Critics. Artists adore them when they come bearing praise and hate them when they're opinions fall short of effusive. Tom Ford knows this dichotomy well, both as a fashion designer and a filmmaker. And judging by his mesmerizingly vitriolic "Nocturnal Animals" he has no use for these gutless cowards callously decreeing thumbs up or down without ever lifting a finger to create something of their own. Let's put them in their place, his movie says, and let vengeance be thy name.
Oh, and what a well-deserved blistering my fraternity takes through the lovely lightning rod that is Amy Adams' art curator Susan Morrow. She wanted to be an artist, but could never find the nerve. So did her ex-husband, Edward (Jake Gyllenhaal), an aspiring writer she crushed under the weight of her uninformed criticism. But guess what? After 19 years of estrangement, he's back via the spanking new manuscript he's mailed to the Los Angelino from his native Texas. It's titled "Nocturnal Animals," and it's dedicated to her.
Could there be a more inviting invitation for a lifelong narcissist? Boldly, from behind the towering gates of her stainless steel mansion, Susan opens the pages and begins to read, reminisce and think what might have been as we watch her interpretation of the novel play out like a movie inside her head. The setting is nighttime on a lonely stretch of highway across the desert Southwest. Tony Hastings, his wife and arrogant teenage daughter are run off the Interstate by a car full of rowdy rednecks prime for a fight. The locals take the females hostage and leave Tony to die out in the middle of nowhere.
The confrontation is intense, riveting and frightening. It's also something you'd expect from a Peckinpah, not the guy who directed the quiet, devastating "A Single Man." But, yes, this is Tom Ford, challenging himself, putting his reputation out there in order to create unsettling art that's powerful in its commentary about our two Americas, the red abducting the blue. The smug, privileged liberals forced off the road by the reckless alt-right deplorables. But that's merely subtext, as is Tony's acquaintance with a gnarly, Stetson-wearing Texas Ranger (Michael Shannon, an Oscar-worthy hoot) vowing to apprehend the vermin and punish them as he -- not the courts -- see fit.
The real story here is Susan, within whose mind lurks everything we see, including the casting of the movie playing inside her head. It's telling, too, that she sees Edward (Gyllenhaal) as Tony and doppelgangers of herself in Tony's wife (actually Isla Fisher) and daughter (Ellie Bamber). What she fails to see is that the novel's themes of revenge and redemption are metaphors for Edward's opinions of her and how she hijacked and killed something dear to him years ago when she insinuated he lacked talent.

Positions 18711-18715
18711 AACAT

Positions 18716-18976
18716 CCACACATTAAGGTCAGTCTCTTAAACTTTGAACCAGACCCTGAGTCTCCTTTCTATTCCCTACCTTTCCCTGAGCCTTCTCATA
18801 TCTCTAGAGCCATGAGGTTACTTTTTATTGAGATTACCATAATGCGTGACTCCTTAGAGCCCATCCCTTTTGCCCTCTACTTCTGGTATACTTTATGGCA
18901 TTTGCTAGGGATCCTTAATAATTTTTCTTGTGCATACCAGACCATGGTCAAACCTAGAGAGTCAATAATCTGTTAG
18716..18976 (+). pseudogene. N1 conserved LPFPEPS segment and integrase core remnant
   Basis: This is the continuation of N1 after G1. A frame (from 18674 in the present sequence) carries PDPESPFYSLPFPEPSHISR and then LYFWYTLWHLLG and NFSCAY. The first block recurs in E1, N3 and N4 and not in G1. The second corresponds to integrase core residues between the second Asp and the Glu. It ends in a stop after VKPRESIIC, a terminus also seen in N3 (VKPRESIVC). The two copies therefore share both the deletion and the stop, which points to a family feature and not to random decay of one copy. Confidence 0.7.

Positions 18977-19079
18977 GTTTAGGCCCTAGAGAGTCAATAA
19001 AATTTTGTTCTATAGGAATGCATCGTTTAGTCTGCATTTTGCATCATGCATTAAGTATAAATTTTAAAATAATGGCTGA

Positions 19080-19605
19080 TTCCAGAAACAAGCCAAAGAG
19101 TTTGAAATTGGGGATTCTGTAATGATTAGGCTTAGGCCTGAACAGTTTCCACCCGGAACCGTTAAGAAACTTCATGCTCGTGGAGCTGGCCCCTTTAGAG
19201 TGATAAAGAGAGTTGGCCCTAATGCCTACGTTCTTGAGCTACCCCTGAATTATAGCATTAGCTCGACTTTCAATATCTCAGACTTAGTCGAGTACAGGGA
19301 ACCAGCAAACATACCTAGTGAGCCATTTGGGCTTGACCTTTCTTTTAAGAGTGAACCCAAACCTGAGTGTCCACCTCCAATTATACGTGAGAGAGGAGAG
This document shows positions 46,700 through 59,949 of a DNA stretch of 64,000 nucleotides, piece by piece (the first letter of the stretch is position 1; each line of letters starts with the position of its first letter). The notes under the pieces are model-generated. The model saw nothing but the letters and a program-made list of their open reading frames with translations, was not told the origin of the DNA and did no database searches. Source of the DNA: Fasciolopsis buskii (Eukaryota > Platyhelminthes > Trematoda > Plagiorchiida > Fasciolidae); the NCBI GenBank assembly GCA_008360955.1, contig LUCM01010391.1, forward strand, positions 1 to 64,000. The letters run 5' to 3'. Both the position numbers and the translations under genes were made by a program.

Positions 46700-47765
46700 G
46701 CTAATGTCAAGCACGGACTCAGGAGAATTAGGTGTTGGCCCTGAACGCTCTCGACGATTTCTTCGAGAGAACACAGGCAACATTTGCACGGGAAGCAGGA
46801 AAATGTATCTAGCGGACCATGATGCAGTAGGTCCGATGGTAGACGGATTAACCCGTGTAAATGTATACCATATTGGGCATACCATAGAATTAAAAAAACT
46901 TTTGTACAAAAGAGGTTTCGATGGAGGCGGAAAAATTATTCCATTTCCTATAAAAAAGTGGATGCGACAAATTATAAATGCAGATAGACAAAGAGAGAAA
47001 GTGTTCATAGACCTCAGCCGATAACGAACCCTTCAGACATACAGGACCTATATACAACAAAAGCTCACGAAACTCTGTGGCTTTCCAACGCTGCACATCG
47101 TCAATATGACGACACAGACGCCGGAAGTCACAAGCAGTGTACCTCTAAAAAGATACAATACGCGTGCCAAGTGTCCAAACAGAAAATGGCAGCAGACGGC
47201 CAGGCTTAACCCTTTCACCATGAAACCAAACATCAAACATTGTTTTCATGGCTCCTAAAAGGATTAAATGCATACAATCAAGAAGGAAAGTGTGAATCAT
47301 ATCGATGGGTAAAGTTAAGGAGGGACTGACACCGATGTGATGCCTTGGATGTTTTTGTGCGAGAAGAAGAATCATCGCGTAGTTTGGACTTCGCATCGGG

Might Edward be having the last laugh? He's certainly caught Susan at her most vulnerable, given the state of her loveless marriage to her current husband, Hutton (Armie Hammer), and her self-loathing and regret over letting Edward get away. Yes, Susan's brain is a busy place, jumping back and forth from the present, her past and her obsession with Edward's novel. And this presents an extremely tough challenge for Ford to keep this three-ring circus lucid and fluid. No easy task, given this is only his second movie. But he pulls it off splendidly with invaluable assists from the lush cinematography by Seamus McGarvey and the Bernard Herrmann-inspired score by composer Abel Korzeniowski that perfectly match the film's engrossing noir tone.
It's the actors, though, who make it sing. There's not a stinker among them, including Laura Linney in a powerful, showstopping cameo as Susan's elitist mother and a scary Aaron Taylor-Johnson as the hunky, charismatic psycho leading the road-raging rednecks. But the film, which Ford adapted from Austin Wright's "Tony and Susan," thrives on the presence of Adams, Gyllenhaal and Shannon, all of whom are spellbinding. I can't recall Adams ever playing such a malleable, self-absorbed character, but she bravely owns it from behind her garish, overdone eyeshadow, taking us down the rabbit hole that is Susan's messed-up mind.
The movie is so gorgeous Adams could have easily faded into Ford's evocative sets, which could double as backdrops for one of his fashion shoots. But there's much more to her -- and the film itself -- than pretty pictures. There's also an ugliness lurking menacingly underneath that's reminiscent of movies by David Lynch, whose fingerprint is visible in the film's opening when Ford greets us with a half-dozen morbidly obese women dancing naked, and Alfred Hitchcock, whose gift for suspense is boldly on display in the abduction scene. It's fabulous work that asks much of the viewer, who is left to interpret and distill. It's subliminal art at its finest. And it does what art does best: Get you thinking and talking. In the end, it's all in the eye of the beholder. And "Nocturnal Animals" is truly something to behold.
Cast includes Amy Adams, Jake Gyllenhaal, Michael Shannon, Aaron Taylor-Johnson, Isla Fisher, Armie Hammer and Laura Linney.
(R for violence, menace, graphic nudity and language.)